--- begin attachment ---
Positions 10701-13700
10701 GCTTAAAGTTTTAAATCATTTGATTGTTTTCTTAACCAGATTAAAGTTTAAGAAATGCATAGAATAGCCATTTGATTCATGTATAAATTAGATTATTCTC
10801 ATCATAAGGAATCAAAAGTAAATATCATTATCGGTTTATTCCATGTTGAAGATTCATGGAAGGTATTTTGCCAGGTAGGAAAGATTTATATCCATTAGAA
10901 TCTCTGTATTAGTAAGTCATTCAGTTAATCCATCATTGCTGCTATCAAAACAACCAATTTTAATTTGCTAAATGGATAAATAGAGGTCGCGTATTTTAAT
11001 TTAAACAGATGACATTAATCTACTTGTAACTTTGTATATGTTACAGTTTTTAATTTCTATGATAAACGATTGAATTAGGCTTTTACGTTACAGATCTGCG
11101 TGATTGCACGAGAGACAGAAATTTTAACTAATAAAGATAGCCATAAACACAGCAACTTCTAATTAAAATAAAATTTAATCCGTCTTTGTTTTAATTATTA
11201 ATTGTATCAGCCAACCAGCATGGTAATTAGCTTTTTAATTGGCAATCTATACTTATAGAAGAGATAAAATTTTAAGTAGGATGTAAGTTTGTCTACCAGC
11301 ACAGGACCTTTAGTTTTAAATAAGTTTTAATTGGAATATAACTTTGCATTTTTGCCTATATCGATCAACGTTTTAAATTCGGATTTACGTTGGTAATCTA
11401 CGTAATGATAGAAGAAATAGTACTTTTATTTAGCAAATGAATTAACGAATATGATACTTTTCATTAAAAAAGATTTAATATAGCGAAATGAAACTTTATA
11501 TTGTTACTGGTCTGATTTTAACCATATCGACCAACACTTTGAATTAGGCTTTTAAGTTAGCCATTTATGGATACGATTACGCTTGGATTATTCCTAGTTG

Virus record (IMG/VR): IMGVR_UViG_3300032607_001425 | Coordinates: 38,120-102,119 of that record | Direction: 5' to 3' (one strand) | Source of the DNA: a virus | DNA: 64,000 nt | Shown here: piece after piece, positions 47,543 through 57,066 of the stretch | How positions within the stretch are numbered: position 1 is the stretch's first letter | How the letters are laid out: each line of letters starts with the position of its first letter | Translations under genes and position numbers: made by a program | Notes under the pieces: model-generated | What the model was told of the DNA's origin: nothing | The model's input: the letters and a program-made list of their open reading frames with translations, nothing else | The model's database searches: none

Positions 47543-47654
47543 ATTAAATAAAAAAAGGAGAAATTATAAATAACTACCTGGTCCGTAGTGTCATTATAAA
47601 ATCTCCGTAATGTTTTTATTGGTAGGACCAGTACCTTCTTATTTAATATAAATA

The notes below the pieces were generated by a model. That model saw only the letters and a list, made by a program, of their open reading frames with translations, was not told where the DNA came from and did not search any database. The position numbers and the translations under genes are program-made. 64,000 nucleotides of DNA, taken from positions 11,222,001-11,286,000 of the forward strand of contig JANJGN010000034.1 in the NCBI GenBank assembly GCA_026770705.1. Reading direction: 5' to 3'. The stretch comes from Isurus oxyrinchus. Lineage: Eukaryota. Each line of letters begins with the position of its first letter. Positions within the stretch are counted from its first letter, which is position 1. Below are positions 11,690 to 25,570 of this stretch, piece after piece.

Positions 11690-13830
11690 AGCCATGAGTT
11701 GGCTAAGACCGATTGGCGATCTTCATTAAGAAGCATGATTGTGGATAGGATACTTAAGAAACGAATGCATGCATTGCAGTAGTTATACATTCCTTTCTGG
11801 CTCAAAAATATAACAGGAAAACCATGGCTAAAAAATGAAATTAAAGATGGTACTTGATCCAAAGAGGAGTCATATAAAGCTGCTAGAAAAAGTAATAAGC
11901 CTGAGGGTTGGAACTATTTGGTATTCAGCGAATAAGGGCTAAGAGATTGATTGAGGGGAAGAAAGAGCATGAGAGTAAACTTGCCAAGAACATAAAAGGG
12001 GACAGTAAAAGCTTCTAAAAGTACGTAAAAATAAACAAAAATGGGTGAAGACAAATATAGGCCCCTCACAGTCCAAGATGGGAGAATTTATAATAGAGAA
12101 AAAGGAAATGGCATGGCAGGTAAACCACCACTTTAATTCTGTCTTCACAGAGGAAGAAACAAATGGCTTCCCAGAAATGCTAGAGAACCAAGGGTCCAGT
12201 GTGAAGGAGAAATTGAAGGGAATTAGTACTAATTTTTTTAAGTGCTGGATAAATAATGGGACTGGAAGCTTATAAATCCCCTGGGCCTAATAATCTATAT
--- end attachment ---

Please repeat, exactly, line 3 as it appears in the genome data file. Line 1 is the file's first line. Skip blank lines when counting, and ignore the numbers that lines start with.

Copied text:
10801 ATCATAAGGAATCAAAAGTAAATATCATTATCGGTTTATTCCATGTTGAAGATTCATGGAAGGTATTTTGCCAGGTAGGAAAGATTTATATCCATTAGAA